Veterinary Drug Transforming American City Streets Into Zombie Nightmares

Xylazine, a veterinary tranquilizer, is reportedly being used by drug addicts to experiment with a particularly destructive drug.

The effects of xylazine on humans are devastating. Users who don’t die immediately from an overdose often see their skin rot and turn black or slough away. Injection wounds can also become infected, compromising entire limbs.

The drug is becoming increasingly popular in large American cities like San Francisco, New York and Philadelphia.

Los Angeles is another city that has been hard hit by the spread of the drug. The LA County Sheriff’s Department began testing drugs confiscated for traces xylazine.

Zombie drug is not a controlled drug nor a brand new drug. It can be purchased online for between $6 and $20 per kilogram from Chinese suppliers. The drug has long been marketed and used for sedation as a veterinary medicine.

A 2014 study in Forensic Sciences International stated that “in humans, it can cause central nervous system depressant, respiratory depressions, bradycardias, hypotensions, and even deaths.” Intoxication with xylazine has been reported in 43 cases, of which 21 (49%) are non-fatal and 22 (51%) result in death.

TheBlaze reported previously on a warning issued by the U.S. Food and Drug Administration. It stated that “Repeated injection of xylazine has been associated to severe, necrotic ulcerations which are distinct from other soft tissue infections (e.g. cellulitis, pustules) commonly associated with injection drug usage. These ulcerations can develop away from the injection site.

The drug is often used as an adulterant to make recreational drugs. It can be used to mimic or enhance the effects of illicit drugs such as heroin and cocaine.

When combined with other drugs, the xylazine is particularly dangerous.

A 2021 American study found the drug in 42 Connecticut fatalities from March to August 2019

“Self-destruction in its finest”
KTLA reported on the horrific disfigurement of some xylazine users. Some were found with sores that required amputation. Other people have seen their skin peel off, exposing the inner workings.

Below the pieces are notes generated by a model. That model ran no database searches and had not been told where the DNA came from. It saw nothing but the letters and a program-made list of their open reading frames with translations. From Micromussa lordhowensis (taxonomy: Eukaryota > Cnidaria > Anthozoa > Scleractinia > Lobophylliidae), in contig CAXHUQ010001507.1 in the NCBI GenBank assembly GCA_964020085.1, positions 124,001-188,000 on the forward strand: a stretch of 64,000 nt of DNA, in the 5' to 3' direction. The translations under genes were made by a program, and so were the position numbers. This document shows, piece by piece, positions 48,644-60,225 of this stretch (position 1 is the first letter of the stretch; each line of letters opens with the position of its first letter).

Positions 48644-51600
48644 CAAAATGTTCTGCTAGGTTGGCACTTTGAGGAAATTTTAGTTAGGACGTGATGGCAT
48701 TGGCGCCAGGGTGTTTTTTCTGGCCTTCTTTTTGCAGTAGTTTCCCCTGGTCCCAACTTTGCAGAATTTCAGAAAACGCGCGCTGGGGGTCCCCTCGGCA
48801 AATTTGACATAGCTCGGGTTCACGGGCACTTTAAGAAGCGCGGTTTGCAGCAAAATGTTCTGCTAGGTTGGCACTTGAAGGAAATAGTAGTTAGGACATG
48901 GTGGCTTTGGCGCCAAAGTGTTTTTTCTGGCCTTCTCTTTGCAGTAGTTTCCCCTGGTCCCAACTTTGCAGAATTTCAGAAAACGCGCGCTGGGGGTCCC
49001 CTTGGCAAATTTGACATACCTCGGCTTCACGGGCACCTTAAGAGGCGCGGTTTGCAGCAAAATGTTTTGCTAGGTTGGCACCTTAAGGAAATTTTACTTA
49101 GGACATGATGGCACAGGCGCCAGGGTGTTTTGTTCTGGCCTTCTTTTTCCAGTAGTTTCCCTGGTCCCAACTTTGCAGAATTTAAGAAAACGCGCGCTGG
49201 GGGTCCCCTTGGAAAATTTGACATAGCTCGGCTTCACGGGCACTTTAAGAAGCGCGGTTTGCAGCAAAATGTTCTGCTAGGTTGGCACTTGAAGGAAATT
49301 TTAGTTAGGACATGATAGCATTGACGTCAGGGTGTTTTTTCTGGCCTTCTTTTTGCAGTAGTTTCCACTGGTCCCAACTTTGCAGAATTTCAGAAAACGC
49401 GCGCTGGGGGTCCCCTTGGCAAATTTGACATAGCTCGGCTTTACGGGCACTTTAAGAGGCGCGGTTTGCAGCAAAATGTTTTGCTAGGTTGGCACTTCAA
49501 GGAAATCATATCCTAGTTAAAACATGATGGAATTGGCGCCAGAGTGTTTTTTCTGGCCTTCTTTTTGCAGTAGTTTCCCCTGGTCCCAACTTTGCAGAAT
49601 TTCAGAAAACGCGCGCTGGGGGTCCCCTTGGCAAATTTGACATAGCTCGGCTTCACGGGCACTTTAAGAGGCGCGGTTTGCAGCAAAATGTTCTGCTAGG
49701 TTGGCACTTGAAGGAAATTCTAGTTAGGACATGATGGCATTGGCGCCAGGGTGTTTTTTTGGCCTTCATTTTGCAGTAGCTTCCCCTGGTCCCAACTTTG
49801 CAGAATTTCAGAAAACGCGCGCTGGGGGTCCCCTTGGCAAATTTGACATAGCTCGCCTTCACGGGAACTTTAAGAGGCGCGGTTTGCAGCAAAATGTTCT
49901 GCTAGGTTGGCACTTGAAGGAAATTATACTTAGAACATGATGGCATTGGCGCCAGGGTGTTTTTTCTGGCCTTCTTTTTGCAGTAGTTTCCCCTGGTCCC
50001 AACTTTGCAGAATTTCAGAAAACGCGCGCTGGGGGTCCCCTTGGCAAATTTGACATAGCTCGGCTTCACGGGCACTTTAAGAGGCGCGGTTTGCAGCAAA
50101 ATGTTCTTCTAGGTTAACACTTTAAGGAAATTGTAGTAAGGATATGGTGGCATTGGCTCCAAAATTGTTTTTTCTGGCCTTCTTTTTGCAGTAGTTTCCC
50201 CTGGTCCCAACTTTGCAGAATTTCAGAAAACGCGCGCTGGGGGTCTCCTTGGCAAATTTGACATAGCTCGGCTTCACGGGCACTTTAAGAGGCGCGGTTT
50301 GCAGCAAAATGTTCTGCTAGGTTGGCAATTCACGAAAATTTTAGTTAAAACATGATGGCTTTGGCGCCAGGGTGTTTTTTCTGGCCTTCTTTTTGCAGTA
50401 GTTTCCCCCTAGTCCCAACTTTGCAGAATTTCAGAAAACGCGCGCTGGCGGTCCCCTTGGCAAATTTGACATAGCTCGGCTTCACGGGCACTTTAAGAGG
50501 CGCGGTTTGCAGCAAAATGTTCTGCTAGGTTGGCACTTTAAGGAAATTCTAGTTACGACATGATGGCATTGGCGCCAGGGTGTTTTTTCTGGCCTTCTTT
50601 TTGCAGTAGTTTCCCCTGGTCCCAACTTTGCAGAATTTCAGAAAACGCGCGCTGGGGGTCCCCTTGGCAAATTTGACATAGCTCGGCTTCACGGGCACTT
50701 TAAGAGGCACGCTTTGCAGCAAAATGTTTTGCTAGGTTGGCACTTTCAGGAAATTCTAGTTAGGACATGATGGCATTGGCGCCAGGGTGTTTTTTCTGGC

Tracey McCann told the New York Times in early this year that she was a fentanyl user and her needle bruises were becoming crusty. McCann said, “I would wake up crying in the morning because my arms were dead.”

Brooke Peder (38), a city user, lost her left leg after a zombie drug injury became infected. The infection ate through the bone. She bared her arm to the Times and revealed “patches blackened tissue, exposed tendons and pus. The sheared skin was hot and crimson.”

Peder said, “The tranq-dope literally eats you flesh.” “It is self-destruction done to perfection.”

“We had a lady come in, and her sister was dead from a fentanyl-related overdose,” Cary Quashen, an addiction expert at KTLA said. “But it was not just a fentanyl-overdose, (but) the skin on her leg and arm was beginning to rot.” That’s a clear sign of xylazine.

DEA Special Agent Bill Bodner said to KTLA that “it’s really gruesomely deforming people.” It is more likely to prevent someone from breathing, and the other things that go along with xylazine. When you inject it, the blood flow is actually reduced.

In October, the DEA published an intelligence report detailing exhibits involving this drug within the laboratory system of the agency between 2020 and 2021. The report showed a 61% rise in the Northeast U.S. Census region, 193% in the South and a 7% in the Midwest. It also noted an 112% increase for the West.

In the U.S. Census regions mentioned above, xylazine positive overdoses have increased in the Northeast by 103%, the South by 1,127%, the Midwest by 516%, and the West has seen an increase of 750%.

Looking closer
The New York Post reported that the LA County Sheriff’s Office is tracking the prevalence of xylazine in Los Angeles, which is one the hardest-hit American cities.
Previously, this was not a priority as the drug wasn’t illegal.

As of April 1, the LACSO pilot program requires that crime lab analysts test confiscated drugs for the presence of tranquilizers.

Nicole Nishida, DEA Los Angeles Field Division spokesperson, told the Los Angeles Times that xylazine is being used as an additive in fake fentanyl tablets. While the number of xylazine pills is relatively low in comparison to other parts of the United States the trend has become more alarming.

The Times reported that federal data showed that approximately 23% of the fentanyl tablets and powder seized in 2020 contained tranquilizer.

They will determine if they find that by the end of the month, there is a high number of positive xylazine tests. If so, they’ll set standards for additional confirmatory testing.

“This will be very unique because I am asking them to track an uncontrolled substance,” Capt. Ernest Bille, the director of the Department’s Scientific Services Bureau told the Los Angeles Times that he was a unique request.